Highest temp we noted: +22F
Lowest temp we noted: -15F
Hours on trail: 33.5
So this past week was "spring break", but as grad students we don't necessarily get a "spring break" but kind of hope that no one notices as we escape into the abyss for a few days. That is the advantage of grad school though and I am sure many will agree. Anyway, Helena proposed a 3-day excursion into a couple of cabins on the north side of the White Mountains which was supposed to be "low key" with the lack of snow this winter and the fantastic trails in the last two months.
But, as a meteorologist, I am often doomed with bad weather in some shape or form, so we should have known better. We hit the Colorado Creek trail in the early afternoon on Thursday, as we encountered some new snow on the trail, but it was very ridable and happy for the first few miles.
Then, all of a sudden, fa-la-la-la... BOOM! Into several inches of new snow! Crap!
One can usually go with the "if the trail is good now, don't expect it to be good later", or the "if the trail sucks now, then maybe it will get better". But in our case, it just got worse as the snow began accumulating on us, our bicycles, and on the trail. We began expending energy pedaling on the DOWNHILLS. These pictures don't do much justice for conditions since I only busted out the camera when we were riding for the most part. This would have been a great trip for a Pugsley/fatbike. I wonder if the people riding fatbikes next week, which is most of the racers, will have a solid advantage over us snowcat people. It just all depends on conditions.
To pass the slog, Helena brought the thermometer out of her freezer! It was 0 degrees here.. pretty common temp for our trip.. with windchills probably near 20 below in parts.
To the east of Wolf Run cabin on the way to Windy Gap, we encountered our first overflow - I was glad to be able to see it well with our rockin' bike lights. It may have been harder to see if we had much speed though. I am wearing a helmet on these trails now knowing that this is a risk as one gets tired.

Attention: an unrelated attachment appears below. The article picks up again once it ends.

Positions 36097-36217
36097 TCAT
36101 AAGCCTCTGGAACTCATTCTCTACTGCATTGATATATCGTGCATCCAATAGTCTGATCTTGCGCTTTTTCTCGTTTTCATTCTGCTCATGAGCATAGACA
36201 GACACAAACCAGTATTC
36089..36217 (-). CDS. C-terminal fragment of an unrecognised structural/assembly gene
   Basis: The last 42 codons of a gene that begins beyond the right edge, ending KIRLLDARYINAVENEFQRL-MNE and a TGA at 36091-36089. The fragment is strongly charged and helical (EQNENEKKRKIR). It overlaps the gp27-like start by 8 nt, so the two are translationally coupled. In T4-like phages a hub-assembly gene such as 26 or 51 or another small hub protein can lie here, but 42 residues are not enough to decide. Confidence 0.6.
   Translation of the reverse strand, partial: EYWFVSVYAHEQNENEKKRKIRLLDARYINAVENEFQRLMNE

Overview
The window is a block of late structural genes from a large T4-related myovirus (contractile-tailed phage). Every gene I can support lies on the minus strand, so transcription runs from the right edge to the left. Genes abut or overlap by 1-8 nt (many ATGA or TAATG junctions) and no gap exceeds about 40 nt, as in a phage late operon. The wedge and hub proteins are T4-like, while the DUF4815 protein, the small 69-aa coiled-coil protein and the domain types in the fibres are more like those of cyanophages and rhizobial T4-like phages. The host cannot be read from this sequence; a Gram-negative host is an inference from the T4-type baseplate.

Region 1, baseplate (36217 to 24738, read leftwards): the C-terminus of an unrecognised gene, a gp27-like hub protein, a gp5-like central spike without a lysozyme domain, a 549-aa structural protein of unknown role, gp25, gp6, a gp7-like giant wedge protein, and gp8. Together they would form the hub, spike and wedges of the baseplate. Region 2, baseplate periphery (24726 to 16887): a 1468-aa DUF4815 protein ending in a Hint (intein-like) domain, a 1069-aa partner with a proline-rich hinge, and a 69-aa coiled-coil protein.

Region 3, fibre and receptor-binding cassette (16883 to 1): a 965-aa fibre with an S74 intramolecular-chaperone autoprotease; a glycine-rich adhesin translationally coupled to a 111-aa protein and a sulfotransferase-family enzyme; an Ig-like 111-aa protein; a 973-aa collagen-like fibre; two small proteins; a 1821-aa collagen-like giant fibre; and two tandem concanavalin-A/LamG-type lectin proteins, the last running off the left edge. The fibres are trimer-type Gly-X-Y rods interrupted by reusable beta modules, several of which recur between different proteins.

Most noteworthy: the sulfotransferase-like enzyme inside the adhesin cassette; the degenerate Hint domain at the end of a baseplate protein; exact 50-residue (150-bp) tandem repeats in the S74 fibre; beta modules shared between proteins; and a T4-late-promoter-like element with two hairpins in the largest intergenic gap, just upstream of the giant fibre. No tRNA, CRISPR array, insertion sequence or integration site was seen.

Around hour 11, Helena, being the level-headed let's-take-care-of-things-good-influence that she is, suggested that we stop to make a mountain house just 5 miles from Windy Gap because we were both bonking and surely not eating enough. To tell you the truth, I don't remember much from the second half of day 1, which might be for the better. I know we had a lot of discussions about "type 1 (fun now and fun later), type 2 (not fun now but not so bad looking back on it), and type 3 (not fun now, not fun looking back)" fun - and things were beginning to go on the verge of type 3 - but now that I am home and look back maybe it wasn't so bad??? We survived eh? I was ready to bivy at that point that we stopped but we pushed forward to the cabin.
After arriving at Windy Gap at an outrageously late hour, we took our time getting out on Friday since we only had 12 miles via the Fossil Creek trail to get to Caribou Bluff... 12 miles can't take that long can it????? This trail had incredible scenery.
Day 2 ended up even slower than day 1. I am not sure how that is humanly possible. We were breaking trail and fighting through ski tracks the entire way.
We encountered quite a bit of overflow that was wet and several inches deep in spots. My spiked boots handled everything great except for one location where I started across and my SPOT went flying off of my bike across the ice in one direction as my bike tried to go another.